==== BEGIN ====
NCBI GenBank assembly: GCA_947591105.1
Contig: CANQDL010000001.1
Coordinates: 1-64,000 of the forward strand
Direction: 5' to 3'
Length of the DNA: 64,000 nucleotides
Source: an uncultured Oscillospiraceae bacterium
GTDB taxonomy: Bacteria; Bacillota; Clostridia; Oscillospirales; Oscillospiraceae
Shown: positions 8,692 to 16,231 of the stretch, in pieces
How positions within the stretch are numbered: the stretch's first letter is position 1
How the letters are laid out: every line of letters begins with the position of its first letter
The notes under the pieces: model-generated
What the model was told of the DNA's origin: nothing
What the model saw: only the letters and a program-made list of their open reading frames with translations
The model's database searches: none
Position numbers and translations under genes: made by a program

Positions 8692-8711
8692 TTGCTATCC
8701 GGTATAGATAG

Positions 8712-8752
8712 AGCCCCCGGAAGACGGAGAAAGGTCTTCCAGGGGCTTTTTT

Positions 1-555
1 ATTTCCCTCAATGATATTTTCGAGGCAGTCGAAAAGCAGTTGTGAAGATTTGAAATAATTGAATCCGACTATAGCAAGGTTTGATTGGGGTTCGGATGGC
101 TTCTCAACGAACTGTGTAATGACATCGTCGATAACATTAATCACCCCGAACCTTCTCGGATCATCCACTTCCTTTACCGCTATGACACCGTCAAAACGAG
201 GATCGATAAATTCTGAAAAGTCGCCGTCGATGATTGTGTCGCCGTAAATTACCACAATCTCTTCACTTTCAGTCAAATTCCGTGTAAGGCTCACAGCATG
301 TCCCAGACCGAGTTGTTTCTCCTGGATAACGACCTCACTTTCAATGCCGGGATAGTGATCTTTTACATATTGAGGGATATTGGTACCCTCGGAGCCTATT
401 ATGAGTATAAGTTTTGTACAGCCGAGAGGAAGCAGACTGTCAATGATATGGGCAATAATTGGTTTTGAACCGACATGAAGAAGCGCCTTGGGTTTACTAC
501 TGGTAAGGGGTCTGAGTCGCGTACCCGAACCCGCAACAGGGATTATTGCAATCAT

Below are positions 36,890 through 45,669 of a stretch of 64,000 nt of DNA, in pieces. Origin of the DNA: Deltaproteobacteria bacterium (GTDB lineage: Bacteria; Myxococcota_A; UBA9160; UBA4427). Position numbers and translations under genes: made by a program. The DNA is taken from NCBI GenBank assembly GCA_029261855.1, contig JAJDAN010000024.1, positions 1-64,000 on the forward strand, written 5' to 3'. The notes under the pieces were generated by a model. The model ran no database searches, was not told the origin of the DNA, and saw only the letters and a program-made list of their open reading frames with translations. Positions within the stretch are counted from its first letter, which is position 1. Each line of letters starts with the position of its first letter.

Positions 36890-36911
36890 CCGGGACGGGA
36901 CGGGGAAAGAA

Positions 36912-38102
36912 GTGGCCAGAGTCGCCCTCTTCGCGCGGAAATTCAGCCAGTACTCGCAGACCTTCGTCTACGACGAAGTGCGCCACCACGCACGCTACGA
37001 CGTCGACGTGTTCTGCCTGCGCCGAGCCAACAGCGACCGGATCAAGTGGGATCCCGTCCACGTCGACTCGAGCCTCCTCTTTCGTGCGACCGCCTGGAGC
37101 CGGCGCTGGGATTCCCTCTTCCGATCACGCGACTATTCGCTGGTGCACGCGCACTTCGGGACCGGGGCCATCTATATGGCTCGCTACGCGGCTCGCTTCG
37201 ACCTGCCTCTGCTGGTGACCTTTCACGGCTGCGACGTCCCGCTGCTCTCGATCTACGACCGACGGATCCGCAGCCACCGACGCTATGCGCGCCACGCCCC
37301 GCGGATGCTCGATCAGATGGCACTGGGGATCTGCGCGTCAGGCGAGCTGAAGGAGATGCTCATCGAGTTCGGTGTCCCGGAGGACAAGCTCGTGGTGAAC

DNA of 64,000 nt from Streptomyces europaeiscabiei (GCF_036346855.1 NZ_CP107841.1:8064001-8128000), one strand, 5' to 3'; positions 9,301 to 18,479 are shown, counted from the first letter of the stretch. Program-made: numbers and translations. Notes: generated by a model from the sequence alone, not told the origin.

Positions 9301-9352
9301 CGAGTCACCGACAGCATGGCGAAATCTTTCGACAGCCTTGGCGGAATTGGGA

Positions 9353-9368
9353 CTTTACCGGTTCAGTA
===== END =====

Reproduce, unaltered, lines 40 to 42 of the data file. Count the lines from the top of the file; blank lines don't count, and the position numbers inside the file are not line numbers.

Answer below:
9301 CGAGTCACCGACAGCATGGCGAAATCTTTCGACAGCCTTGGCGGAATTGGGA

Positions 9353-9368
9353 CTTTACCGGTTCAGTA